Hardcore is the name given to the infill of materials such as broken bricks, stone or concrete, which are hard and do not readily absorb water or deteriorate. This hardcore is spread over the site within the external walls of the building to such thickness as required to raise the finished surface of the site concrete. The hardcore should be spread until it is roughly level and rammed until it forms a compact bed for the oversite concrete. This hardcore bed is usually from 100 to 300 mm thick.
The hardcore bed serves as a solid working base for building and as a bed for the concrete oversite. If the materials of the hardcore are hard and irregular in shape they will not be a ready path for moisture to rise by capillarity. Materials for hardcore should, therefore, be clean and free from old plaster or clay which in contact with broken brick or gravel would present a ready narrow capillary path for moisture to rise.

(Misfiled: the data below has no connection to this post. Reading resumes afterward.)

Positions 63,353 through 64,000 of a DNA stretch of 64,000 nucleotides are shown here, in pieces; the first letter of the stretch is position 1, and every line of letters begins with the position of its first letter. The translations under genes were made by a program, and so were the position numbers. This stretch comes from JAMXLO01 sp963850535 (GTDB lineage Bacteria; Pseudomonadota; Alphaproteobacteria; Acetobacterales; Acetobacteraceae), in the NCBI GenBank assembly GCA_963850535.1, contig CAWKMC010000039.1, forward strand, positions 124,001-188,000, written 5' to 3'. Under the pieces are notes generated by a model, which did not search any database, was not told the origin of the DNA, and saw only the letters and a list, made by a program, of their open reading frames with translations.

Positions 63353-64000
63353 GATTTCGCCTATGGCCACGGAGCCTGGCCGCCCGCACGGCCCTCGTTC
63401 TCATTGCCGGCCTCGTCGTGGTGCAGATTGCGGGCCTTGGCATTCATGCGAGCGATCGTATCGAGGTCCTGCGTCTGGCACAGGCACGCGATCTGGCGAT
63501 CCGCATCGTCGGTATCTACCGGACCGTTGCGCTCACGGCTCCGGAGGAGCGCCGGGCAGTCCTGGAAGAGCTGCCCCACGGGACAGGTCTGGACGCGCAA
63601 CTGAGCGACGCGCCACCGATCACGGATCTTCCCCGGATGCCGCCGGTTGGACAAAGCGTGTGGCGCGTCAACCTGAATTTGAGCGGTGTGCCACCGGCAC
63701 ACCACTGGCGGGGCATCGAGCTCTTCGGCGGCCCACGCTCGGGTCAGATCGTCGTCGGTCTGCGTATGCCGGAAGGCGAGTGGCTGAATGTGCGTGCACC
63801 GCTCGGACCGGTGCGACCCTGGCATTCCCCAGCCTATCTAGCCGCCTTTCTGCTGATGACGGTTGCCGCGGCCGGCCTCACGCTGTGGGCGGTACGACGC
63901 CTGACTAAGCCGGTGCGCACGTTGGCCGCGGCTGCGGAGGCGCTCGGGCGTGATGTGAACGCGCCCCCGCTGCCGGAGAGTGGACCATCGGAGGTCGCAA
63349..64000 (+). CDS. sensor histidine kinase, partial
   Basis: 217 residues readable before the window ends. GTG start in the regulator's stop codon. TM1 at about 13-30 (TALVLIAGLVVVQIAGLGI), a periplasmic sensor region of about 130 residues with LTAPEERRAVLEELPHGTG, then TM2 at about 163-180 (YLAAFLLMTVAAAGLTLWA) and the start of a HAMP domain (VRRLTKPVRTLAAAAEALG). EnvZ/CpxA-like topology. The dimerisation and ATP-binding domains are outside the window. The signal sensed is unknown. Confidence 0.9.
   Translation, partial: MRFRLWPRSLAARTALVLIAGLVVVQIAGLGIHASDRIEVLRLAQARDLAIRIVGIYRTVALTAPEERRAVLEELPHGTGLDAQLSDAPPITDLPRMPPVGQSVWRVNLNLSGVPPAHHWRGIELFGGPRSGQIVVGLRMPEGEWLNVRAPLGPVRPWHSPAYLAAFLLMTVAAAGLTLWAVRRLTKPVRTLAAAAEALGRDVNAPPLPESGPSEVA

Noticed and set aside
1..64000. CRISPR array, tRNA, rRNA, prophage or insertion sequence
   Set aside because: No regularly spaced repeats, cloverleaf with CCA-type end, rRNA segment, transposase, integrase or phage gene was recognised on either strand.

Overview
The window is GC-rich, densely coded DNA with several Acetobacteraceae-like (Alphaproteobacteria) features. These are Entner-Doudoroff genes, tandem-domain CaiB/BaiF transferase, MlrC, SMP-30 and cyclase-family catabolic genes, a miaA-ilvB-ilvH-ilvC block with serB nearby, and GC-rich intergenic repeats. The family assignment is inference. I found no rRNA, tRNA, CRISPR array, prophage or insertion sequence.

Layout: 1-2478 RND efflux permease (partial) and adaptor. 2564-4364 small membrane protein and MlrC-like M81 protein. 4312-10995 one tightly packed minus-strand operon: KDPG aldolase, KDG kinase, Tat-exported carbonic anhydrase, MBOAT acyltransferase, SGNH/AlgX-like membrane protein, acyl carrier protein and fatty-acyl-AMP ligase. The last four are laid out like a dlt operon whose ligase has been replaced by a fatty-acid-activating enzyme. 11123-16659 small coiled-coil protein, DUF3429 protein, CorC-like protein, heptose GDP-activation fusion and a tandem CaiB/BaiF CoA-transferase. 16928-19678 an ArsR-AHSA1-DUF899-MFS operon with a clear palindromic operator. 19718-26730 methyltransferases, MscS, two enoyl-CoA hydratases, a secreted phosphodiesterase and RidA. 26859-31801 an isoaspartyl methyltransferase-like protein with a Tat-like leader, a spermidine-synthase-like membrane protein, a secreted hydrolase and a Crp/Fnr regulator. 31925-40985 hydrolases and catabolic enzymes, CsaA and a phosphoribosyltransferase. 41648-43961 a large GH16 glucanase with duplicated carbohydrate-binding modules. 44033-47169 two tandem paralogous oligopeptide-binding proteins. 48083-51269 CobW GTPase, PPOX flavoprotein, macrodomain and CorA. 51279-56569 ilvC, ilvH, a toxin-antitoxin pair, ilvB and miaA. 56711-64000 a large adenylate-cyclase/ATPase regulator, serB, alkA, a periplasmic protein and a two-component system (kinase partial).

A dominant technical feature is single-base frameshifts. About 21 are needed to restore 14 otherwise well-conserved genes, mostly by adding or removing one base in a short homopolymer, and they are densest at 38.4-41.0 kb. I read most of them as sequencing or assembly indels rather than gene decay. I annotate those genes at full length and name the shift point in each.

The materials used for hardcore should be chemically inert and not appreciably affected by water. Some materials used for hardcore, for example colliery spoil, contain soluble sulphate that in combination with water combine with cement and cause concrete to disintegrate. Other materials such as shale may expand and cause lifting and cracking of concrete. A method of testing materials for soluble sulphate is described in Building Research Station (BRS) Digest 174.
The materials used for hardcore are: